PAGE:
In training, it seems that variety helps learners do a better job retaining and applying what they’ve learned.

Reason: Changing things up builds multiple neural pathways to the information, so trainees have more ways to access it and more ways to connect it to a new situation.

It’s well established that “test-enhanced learning” – that is, giving learners tests on the material as they learn – increases long-term retention of the material.

But the goal of training isn’t simply to have people remember what they’ve learned. It’s to have people transfer what they’ve learned to the real world.

The gold standard for most trainers is what academics call “far transfer” – the ability to apply the learning to new situations. That’s been notoriously difficult to achieve.

The research
A series of experiments at Washington University looked at whether test-enhanced learning could improve far transfer among students.

Specifically, the experiments exposed learners to a variety of test formats, so that learners would have more ways to engage with the material.

In one experiment, two groups of undergraduate psychology students were given a lesson on the anatomy of bat wings.

The first group (the experimental group) was given a series of tests as part of the lesson. These tests fell into three categories:

  • Recall. The students were asked to recall facts that the instructors had presented.
  • Compare. Then students were asked to compare what they’d learned to an earlier lesson on bird-wing anatomy.
  • Apply. Next, they had to apply this learning to a new situation: They were asked to imagine how to design an aircraft wing based on bat-wing anatomy.

The second group (the control group) was told to study the material, but didn’t get the recall tests, the comparison task or the application task.

Afterwards, both groups were tested. The experimental group significantly outscored the control group, getting nearly twice as many correct answers.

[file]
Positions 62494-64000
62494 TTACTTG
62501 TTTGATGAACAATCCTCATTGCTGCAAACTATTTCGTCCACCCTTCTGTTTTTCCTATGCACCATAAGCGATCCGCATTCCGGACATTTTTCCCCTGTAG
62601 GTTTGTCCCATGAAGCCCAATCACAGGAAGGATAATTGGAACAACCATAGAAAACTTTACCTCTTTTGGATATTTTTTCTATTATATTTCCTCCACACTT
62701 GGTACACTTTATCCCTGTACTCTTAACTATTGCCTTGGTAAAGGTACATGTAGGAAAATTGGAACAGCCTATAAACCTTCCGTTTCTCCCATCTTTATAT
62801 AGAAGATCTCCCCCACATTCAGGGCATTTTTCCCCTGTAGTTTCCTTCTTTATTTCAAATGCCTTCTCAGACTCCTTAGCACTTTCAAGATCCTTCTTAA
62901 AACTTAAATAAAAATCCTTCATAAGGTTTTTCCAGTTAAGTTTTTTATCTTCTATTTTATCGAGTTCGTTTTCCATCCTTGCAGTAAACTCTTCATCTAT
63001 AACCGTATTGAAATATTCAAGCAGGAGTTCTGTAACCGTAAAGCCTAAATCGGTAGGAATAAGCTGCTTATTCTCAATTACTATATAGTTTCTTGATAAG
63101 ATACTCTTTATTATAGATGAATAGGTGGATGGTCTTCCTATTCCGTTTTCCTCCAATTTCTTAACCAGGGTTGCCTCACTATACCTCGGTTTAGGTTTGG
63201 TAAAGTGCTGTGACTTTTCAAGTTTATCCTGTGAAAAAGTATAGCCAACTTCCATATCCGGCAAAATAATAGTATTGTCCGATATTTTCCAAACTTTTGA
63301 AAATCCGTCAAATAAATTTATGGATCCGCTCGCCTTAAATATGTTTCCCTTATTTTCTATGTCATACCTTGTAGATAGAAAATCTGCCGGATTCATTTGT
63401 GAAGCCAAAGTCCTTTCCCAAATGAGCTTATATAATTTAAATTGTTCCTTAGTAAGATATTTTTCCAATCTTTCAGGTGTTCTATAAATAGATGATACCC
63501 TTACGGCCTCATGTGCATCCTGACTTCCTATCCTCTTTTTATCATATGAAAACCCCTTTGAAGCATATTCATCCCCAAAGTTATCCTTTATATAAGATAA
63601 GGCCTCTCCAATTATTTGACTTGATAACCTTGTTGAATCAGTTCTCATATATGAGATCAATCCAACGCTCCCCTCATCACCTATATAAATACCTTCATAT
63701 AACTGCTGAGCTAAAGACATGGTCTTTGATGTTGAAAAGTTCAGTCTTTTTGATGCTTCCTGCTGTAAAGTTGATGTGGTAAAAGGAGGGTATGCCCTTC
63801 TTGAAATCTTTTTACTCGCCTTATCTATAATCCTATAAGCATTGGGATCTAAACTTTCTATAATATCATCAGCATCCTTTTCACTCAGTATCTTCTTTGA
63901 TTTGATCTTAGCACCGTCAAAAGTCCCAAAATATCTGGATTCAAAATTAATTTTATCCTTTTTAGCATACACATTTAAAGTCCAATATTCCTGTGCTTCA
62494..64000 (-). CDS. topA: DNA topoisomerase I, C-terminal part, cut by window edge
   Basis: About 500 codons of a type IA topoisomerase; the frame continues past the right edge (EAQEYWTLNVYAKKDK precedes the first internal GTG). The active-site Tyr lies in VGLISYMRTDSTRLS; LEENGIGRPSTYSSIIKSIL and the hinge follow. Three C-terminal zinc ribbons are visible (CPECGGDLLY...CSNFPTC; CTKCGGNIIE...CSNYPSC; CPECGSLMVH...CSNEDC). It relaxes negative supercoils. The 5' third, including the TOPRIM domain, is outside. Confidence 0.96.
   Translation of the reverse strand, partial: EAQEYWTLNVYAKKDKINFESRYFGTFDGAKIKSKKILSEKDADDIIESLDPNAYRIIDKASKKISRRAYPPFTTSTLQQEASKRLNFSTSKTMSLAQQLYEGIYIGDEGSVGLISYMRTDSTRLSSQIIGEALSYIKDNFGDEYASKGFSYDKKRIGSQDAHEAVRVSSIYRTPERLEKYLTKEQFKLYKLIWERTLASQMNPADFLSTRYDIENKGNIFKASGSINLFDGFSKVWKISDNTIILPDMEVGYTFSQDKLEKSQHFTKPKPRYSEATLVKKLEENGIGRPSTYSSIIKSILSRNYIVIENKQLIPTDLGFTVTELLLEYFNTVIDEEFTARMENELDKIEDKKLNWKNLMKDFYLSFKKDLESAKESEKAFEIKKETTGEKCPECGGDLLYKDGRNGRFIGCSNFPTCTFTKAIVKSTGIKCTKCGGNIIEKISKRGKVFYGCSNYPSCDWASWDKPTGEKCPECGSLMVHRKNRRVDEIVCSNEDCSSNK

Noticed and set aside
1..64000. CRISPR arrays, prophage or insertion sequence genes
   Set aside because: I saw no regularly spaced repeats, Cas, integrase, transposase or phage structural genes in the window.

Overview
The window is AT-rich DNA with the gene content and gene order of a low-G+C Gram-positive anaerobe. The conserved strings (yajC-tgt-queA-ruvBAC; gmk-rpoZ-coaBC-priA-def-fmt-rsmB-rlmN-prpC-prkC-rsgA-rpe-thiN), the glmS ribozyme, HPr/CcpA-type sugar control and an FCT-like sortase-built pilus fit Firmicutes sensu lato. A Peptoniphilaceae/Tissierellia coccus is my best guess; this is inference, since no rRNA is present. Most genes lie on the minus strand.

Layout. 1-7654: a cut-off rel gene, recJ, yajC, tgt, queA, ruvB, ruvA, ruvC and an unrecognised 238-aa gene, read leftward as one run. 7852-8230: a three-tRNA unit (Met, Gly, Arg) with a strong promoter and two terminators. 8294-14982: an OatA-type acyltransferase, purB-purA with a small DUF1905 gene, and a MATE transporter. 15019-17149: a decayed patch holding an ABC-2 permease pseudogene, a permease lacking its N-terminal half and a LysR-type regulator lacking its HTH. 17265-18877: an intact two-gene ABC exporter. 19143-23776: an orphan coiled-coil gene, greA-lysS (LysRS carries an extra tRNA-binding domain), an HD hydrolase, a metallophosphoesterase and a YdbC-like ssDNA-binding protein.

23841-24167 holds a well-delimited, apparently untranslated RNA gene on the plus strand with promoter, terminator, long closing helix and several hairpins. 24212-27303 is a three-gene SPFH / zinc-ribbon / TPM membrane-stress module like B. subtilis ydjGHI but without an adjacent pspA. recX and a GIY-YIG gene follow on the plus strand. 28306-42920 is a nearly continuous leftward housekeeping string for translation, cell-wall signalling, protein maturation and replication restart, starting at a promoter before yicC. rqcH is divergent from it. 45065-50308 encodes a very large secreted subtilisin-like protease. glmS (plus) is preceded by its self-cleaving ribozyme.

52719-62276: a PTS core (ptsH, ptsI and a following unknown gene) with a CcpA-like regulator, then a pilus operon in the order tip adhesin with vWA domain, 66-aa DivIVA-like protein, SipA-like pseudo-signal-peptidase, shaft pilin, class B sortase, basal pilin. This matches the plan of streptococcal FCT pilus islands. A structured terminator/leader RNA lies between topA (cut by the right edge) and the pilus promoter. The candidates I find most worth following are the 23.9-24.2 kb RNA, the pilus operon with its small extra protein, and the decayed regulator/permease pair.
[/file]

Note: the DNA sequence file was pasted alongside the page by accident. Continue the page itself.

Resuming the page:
Researchers concluded that the variety of learning contexts created multiple pathways in the brain, and thus strengthened retrieval.

The study suggests that training will be more effective if you build in multiple ways for learners to access the material.

Specifically, you can incorporate the three approaches used in the experiment: Recall, Compare and Apply:

1. Recall. Learners can’t use knowledge they haven’t acquired. So start with basic recall exercises designed to get the facts embedded in the brain.

Throughout the training, create multiple opportunities for trainees to recall what they’ve learned. Every time a fact is retrieved, the pathway becomes stronger.

These retrieval opportunities can be simple – ask a few questions or do a quick quiz.

For example, if you’re training managers on delegation, you might ask, “Who remembers the number-one misconception that managers have about delegation?”

Don’t be shy about returning to the question again and again. For example, in the middle of a session, go back and ask a question from material you covered earlier.

2. Compare facts to what they already know. Ask questions that require trainees to tie what they’ve learned to their previous knowledge. That creates a second neural pathway to the material.

Example: You’re training salespeople on how to get a prospect to open up. Ask them to discuss how these techniques compare to prospecting methods they’ve used in the past: How are they similar? How are they different?

Later, when they’re talking to a prospect, they might think, “With the old way, I’d start talking about solutions at this point. Instead, I’m going to ask the buyer a question to elicit emotion.”

3. Ask them to stretch their minds. Finally, give learners a new, unfamiliar scenario and ask them to apply the learning in that context. This approach connects the material to the imagination, creating a third neural pathway.

Example: On a safety training test on hazard recognition, ask workers to identify hazards for landing on Mars. This imaginative task gives them yet another way to access the material.

Butler, A.C. (2010). Repeated Testing Produces Superior Transfer of Learning Relative to Repeated Studying. Journal of Exp. Psych., 36, 1118-1133.

McDaniel, M. A., Roediger, H. L., III, & McDermott, K. B. (2007). Generalizing test-enhanced learning from the laboratory to the classroom. Psychonomic Bulletin & Review, 14, 200–206.

1 Comment

  • Torvia Taylor says:

    My name is Torvia Taylor and I a graduate student at Walden University working on a Masters in Instructional Design. I have read several articles on teaching and in those articles I learned that different methods should be used throughout the teaching experience so that the instructor reaches all learners. For example asking questions throughout presenting information, making use of worksheets to help the learner visually see the information being taught/recall what has been taught, and making sure the information is presented in an organized manner.

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